If you’re passionate about the outdoors and want to learn more about survival skills and bushcraft, then this short primer will help to give you a few pointers on how to fend for yourself, and enjoy those nights under the stars.
The tighter the knot, the stronger it holds. But the tighter the knot, the harder it is to undo! The corkscrew on the Sportsman by Victorinox is the perfect tool for undoing tight knots. Weave the corkscrew into the knot and coax the threads apart.
A useful component of a survival kit is a handful of heavy-duty tarpaulin clamps with metal eyelets. Taking a firm grip on fabric, these clamps add stability to a tent in bad weather or provide anchorage for a makeshift shelter.
If there is no clear water to be found, use a tightly woven piece of cotton fabric, like a T-shirt or bandana, to strain mucky water. The cloth can be repeatedly rinsed and reused.
A gauze pad spread with honey is an excellent dressing for infections and burns. Honey is antibacterial, antiviral, and anti-fungal. Dr Susan Meschwitz, who led research into the healing properties of honey, said, “The unique property of honey lies in its ability to fight infection on multiple levels.” In cold weather, though, honey will crystallise and will have to be warmed before use.
Commercial firelighters take up quite a bit of space when you’re travelling light. Here are some superb ideas for homemade (and cheap) firelighters. Save remnants of wax candles and melt them over a BioLite CampStove, which is fuelled by twigs and pieces of wood. Coat some cotton pads or cardboard strips with the molten wax. When the wax has set, keep these firelighters in a watertight bag until they are needed.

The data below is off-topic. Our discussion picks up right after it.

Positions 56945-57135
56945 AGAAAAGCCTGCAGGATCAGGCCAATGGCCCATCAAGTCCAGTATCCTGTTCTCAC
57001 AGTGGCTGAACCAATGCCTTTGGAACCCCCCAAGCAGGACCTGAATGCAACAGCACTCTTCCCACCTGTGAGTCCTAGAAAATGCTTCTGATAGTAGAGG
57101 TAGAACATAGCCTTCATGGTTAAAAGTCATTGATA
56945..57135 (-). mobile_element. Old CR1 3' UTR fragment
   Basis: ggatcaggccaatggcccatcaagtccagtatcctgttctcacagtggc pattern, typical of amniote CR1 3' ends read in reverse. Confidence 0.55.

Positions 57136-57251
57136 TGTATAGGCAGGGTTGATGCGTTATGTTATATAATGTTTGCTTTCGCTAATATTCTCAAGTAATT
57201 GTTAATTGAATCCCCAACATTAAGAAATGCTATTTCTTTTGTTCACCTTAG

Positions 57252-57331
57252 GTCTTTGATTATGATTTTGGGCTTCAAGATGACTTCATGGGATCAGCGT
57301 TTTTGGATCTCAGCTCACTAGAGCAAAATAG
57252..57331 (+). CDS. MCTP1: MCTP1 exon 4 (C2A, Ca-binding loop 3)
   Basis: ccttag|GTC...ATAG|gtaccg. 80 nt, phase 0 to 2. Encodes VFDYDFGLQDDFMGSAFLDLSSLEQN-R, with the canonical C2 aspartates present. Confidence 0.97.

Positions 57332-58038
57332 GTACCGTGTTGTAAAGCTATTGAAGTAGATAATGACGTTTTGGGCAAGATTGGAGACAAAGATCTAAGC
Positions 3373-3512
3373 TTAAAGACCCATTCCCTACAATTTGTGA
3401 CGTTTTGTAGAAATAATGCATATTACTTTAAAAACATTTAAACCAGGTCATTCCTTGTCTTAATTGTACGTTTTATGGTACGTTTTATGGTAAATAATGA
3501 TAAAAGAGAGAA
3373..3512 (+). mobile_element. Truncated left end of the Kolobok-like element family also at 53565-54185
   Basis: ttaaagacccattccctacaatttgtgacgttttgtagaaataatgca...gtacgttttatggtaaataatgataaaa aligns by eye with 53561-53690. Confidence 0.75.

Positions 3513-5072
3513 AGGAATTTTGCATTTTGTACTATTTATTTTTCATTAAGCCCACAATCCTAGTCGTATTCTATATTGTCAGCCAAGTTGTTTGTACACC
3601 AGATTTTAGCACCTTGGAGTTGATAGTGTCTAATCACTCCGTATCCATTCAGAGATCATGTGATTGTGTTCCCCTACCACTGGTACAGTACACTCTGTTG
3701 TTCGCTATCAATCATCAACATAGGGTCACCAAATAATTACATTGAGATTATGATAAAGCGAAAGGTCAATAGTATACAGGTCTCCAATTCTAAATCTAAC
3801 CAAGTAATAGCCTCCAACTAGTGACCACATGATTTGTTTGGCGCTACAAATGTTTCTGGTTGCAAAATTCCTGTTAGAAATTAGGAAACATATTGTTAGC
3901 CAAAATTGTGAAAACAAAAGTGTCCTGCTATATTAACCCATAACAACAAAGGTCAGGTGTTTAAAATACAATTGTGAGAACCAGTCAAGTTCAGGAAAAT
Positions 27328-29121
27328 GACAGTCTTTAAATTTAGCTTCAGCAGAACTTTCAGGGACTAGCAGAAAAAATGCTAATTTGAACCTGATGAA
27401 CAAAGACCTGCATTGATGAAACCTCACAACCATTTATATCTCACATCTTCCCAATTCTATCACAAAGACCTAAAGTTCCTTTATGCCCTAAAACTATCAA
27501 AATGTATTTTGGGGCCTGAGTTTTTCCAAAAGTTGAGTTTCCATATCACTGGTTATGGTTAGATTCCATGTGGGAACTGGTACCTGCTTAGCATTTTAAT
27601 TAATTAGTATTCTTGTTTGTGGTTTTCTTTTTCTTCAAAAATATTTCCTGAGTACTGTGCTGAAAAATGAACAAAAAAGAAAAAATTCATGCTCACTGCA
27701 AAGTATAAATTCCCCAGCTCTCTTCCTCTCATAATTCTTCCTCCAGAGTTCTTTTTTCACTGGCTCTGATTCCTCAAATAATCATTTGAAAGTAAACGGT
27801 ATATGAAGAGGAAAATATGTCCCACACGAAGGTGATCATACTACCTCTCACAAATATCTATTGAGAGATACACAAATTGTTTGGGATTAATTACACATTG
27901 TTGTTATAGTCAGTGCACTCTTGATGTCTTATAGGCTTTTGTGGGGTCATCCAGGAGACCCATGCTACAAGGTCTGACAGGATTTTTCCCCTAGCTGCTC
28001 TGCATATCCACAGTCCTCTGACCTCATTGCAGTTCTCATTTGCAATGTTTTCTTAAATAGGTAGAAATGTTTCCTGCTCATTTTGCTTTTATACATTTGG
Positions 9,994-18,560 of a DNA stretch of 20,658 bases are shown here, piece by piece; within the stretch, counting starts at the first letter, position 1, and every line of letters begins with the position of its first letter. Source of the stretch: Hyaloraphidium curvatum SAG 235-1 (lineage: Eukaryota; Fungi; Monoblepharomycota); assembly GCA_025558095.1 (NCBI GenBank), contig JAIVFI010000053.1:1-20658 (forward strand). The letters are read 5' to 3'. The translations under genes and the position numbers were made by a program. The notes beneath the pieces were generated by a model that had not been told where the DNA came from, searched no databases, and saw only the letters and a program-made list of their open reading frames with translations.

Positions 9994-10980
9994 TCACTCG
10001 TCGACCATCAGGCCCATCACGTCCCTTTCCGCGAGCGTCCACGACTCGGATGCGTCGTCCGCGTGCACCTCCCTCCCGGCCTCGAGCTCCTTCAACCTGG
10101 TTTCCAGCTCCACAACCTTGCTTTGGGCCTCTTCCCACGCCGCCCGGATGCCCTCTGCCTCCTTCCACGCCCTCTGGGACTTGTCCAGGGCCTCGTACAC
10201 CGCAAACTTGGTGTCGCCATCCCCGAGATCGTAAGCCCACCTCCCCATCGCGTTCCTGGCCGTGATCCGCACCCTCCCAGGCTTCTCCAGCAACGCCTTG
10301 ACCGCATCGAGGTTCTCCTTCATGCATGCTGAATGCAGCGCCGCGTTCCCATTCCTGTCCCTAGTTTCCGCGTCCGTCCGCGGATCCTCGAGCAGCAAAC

When in need of emergency rope, excavate the thinner tree roots that are to be found near the surface of the soil. Strip off the bark, and the roots can be used straight away for binding. The Classic SD by Victorinox is a handy tool to carry with you for this type of work, along with the Blademedic Knife Sharpener. For tighter binding, the root will need to be dried out first, but wet it before use to make it more flexible.
For finer, intricate binding, cut strips of willow bark, scrape off the outer bark, and keep these scrapings. Put the strips of inner bark into a pan of water with some wood ash and the saved scrapings of outer bark, and simmer for at least 45 minutes. The strips will now be flexible and durable.
One of the simplest ways to collect water – when there is a shortage – is to lay a piece of cotton fabric (a tea shirt, for example) over dew-covered vegetation and squeeze the collected water into a container. It is advisable to boil the water before drinking it.
Make up a hot fire with a good bed of embers. Lay a piece of moss turf on the fire, green side up. Put your gutted and cleaned fish (the Lineaeffe Multitool is a superb bit of kit for this purpose) on the moss, and cover them with another lump of moss, green side down. Leave your fish to steam for about 30 minutes, sandwiched within the moss.
Treatment of diarrhoea
Ingest ground charcoal, which can absorb more than twice its own mass in toxins. To make charcoal, put soft wood into a closed tin. Punch a hole in the top of the tin and put it into a fire, allowing the wood to burn in an oxygen-free environment. When no more smoke is coming out of the hole, remove the tin from the fire and allow it to cool. Grind the charcoal, mix it with water, and drink it. It’s an effective (and by all accounts horrible) treatment of diarrhoea.
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